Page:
- How far have you gotten on the assignment? Let's try to figure out where you're having a problem.
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clock This article was published more than 7 years ago
Parents of struggling middle-schooler: ‘Should we let her fail?’
Q. How can I help my seventh-grader be more responsible about her schoolwork? She is struggling in school but doesn’t help herself by seeking out what she needs to know, and low grades don’t seem to bother her. I’m getting a vibe from teachers that middle school is all about parents backing off and students taking the lead. But on her own, our daughter is disorganized, unfocused and ambivalent about the results of this behavior. Should we let her fail? (And by fail, I don’t mean an assignment . . . I mean FAIL fail, because that is a very real possibility at this point.)
A. There are a couple of key facts I am missing here. No. 1, I don’t know if this is a new phenomenon or if this has been going on a number of years. Second, I am guessing, since you don’t mention it, that she doesn’t have any known disabilities or diagnoses. Suffice it to say, before you do anything, make sure she has a thorough checkup. Are her eyes and ears okay? Is she physically ship-shape? Next, be sure she is doesn’t have any undiagnosed learning disabilities. So many “failing” children are seen as disorganized and unfocused, when really they are truly doing their absolute best to stay afloat.
And even if this is a new problem, it doesn’t mean that there isn’t a disability or attention disorder underfoot. Some children scrape and fight through for quite a long while, creating elaborate coping strategies. And then they hit a wall.
Mom is afraid to give up friends whose daughters are mean
Seventh grade is also the year that many young women get their periods, wreaking hormonal and emotional havoc. I am wondering whether she is experiencing some physical and emotional changes that are feeling scary and big to her.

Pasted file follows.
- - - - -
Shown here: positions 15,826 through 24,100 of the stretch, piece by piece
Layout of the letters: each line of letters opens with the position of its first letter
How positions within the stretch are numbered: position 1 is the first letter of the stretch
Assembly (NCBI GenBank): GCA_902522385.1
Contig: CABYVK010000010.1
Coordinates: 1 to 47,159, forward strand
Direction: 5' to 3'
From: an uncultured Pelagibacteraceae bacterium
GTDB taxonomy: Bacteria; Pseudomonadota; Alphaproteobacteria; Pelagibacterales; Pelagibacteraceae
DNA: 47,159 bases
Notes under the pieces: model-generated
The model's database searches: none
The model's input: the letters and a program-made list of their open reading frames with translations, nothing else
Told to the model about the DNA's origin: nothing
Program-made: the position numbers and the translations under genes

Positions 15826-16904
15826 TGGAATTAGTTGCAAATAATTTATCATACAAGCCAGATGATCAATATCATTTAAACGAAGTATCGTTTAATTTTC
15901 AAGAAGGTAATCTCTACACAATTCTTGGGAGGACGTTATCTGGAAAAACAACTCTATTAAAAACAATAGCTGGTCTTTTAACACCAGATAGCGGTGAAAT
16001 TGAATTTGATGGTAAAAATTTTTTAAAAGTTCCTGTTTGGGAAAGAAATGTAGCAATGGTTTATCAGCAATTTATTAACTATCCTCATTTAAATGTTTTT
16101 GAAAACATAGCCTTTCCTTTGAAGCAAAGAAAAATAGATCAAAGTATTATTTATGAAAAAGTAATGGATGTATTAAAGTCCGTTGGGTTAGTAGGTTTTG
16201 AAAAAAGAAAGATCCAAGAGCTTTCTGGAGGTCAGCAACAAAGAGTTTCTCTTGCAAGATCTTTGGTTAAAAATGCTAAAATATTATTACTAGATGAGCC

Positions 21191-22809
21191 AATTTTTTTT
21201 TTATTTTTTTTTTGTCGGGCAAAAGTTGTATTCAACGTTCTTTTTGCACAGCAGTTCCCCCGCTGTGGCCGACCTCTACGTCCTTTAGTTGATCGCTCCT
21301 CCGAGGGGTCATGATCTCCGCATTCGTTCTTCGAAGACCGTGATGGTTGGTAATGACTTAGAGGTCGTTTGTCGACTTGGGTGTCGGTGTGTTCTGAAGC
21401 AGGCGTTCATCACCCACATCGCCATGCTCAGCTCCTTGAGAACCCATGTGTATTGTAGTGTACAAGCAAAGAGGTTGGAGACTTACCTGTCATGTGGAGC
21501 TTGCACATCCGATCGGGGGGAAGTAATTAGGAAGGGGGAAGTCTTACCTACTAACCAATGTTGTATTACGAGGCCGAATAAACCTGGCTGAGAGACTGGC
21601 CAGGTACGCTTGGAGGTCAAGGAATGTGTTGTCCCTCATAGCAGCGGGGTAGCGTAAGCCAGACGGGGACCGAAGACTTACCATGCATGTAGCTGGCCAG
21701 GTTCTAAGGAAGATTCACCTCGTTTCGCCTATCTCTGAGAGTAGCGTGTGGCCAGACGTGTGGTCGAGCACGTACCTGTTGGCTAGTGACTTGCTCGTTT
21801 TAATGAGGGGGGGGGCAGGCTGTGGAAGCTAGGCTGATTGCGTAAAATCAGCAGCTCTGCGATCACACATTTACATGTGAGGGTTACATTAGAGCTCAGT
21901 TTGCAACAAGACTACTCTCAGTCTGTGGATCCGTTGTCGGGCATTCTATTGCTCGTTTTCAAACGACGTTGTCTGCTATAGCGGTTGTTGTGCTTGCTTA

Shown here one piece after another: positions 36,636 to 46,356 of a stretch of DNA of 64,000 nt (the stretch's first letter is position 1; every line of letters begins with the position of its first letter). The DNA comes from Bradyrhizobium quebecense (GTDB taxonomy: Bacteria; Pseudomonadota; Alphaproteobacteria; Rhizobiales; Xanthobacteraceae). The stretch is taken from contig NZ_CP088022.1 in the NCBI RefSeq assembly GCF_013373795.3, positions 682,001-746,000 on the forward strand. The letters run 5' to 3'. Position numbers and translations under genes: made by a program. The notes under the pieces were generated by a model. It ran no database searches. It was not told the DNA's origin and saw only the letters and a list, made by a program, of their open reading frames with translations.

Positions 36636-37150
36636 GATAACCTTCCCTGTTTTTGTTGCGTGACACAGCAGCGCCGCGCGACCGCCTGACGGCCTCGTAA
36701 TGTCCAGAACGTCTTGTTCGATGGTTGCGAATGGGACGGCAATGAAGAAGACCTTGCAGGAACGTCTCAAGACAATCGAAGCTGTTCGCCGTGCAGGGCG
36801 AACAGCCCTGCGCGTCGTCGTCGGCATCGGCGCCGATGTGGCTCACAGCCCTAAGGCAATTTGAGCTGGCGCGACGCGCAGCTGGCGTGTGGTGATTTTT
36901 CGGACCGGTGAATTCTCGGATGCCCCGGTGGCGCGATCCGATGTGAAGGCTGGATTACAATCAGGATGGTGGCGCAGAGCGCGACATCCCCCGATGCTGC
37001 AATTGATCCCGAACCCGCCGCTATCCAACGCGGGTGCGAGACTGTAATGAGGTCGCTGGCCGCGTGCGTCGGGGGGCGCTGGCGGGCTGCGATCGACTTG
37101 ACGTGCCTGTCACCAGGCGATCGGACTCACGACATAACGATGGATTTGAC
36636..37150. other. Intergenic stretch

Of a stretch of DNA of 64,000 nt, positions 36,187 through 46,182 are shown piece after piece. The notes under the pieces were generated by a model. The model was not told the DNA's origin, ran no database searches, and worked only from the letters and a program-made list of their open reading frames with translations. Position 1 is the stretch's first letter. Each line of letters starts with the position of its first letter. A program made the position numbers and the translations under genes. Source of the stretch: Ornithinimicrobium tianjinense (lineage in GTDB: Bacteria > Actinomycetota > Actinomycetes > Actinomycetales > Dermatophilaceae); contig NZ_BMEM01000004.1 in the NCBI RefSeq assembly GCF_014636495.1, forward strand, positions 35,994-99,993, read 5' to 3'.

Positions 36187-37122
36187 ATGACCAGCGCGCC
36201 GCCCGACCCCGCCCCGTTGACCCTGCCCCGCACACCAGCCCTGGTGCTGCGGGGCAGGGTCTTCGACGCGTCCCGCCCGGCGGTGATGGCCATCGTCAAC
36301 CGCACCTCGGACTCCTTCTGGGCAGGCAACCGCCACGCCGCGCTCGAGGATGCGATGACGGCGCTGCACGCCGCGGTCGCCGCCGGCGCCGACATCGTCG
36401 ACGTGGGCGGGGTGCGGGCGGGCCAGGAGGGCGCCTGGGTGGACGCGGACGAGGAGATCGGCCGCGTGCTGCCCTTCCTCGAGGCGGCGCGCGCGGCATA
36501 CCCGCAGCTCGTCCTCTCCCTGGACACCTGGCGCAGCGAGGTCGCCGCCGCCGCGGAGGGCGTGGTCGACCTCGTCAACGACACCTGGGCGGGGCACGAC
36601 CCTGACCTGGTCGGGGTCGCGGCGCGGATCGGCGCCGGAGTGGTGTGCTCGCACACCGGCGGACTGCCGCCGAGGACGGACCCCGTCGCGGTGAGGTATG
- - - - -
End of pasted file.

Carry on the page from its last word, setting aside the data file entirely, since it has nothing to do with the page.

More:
I also don’t know what “struggling in school” means. It is pretty well known that American children are dealing with unneeded homework stress, and the country and educational system don’t really understand what homework does or doesn’t do (and we stick with what we know, effective or not). So, as we shuffle along, our children are developing some serious anxiety and depression problems.
On to your biggest parenting question: “Should we let her fail?” I have been writing long enough now to know that this is going to make people angry, but here goes: It depends.
You can find studies to support the importance of failure. (I have given a couple of talks on it myself.) You can find others about the damage that failure can inflict on children. I suggest skipping these articles and figuring out your own daughter.
If we remove the reductionist nature of grades and schoolwork, what is the real problem here? Why doesn’t your daughter care about her schoolwork? There is nothing you can do until you answer this question. And I get it. That is completely maddening. Nothing would make me happier than giving you some pat, easy 1-2-3 answer.
In lieu of that, here are some questions that I always wonder when a child appears to not care about her work:
A tween impervious to the stink-eye
•Have you hassled, nagged, helicoptered, bothered, sat directly next to her, forced, bribed or punished her throughout her academic career? If the answer is a moderate to strong “yes,” you may have raised a child who is dependent on you to organize herself, complete her work, find her motivation. Essentially, the natural developmental drive to complete tasks has been stifled. You have a 5-year-old in a 12-year-old’s body. And if you read this and go into some kind of guilt trip or panic, let me assure you that you are not alone. Well-meaning teachers are expected to assign kindergarten students homework well before it is developmentally appropriate. This requires parents to sit next to their children and begin the cajoling and mentoring and, essentially, tutoring. One year turns to two turns to three, and poof! You’ve got a bad habit. Trust me, I have yet to meet a parent who wakes up and says, “How can I undermine my child’s learning today?” But parental over-involvement in homework handicaps children.